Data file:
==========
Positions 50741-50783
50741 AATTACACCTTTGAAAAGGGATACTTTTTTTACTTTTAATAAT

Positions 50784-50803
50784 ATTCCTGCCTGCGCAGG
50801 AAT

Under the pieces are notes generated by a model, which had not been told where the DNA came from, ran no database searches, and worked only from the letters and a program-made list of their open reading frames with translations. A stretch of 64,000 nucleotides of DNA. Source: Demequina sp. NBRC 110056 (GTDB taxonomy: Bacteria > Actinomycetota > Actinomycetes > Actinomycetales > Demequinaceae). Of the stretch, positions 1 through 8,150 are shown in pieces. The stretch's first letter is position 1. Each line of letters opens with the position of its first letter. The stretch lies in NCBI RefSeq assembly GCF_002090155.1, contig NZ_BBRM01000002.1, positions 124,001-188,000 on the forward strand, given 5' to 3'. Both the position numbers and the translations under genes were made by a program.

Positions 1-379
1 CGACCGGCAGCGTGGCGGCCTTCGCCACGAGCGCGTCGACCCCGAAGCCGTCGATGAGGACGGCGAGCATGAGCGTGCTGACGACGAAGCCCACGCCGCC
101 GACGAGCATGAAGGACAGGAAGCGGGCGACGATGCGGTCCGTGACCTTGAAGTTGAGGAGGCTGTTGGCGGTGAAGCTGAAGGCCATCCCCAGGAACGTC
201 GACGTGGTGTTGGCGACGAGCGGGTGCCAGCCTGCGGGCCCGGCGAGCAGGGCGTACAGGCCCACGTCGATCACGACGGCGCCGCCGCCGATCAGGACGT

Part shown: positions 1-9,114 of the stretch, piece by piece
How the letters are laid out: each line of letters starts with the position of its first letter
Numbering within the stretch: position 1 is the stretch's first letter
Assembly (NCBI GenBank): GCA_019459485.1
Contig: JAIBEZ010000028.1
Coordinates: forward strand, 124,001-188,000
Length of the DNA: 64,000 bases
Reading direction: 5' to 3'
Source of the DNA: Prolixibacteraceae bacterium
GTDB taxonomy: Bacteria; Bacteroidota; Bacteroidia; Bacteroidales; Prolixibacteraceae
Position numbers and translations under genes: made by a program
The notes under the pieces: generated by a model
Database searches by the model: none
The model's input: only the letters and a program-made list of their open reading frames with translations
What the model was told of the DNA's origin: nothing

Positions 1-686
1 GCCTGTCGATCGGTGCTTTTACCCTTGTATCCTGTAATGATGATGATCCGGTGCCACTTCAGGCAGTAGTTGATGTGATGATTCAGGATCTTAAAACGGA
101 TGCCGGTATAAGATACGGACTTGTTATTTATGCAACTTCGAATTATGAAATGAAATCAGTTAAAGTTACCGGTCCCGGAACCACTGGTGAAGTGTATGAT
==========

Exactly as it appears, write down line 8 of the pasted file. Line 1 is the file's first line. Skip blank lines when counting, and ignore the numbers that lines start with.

1 CGACCGGCAGCGTGGCGGCCTTCGCCACGAGCGCGTCGACCCCGAAGCCGTCGATGAGGACGGCGAGCATGAGCGTGCTGACGACGAAGCCCACGCCGCC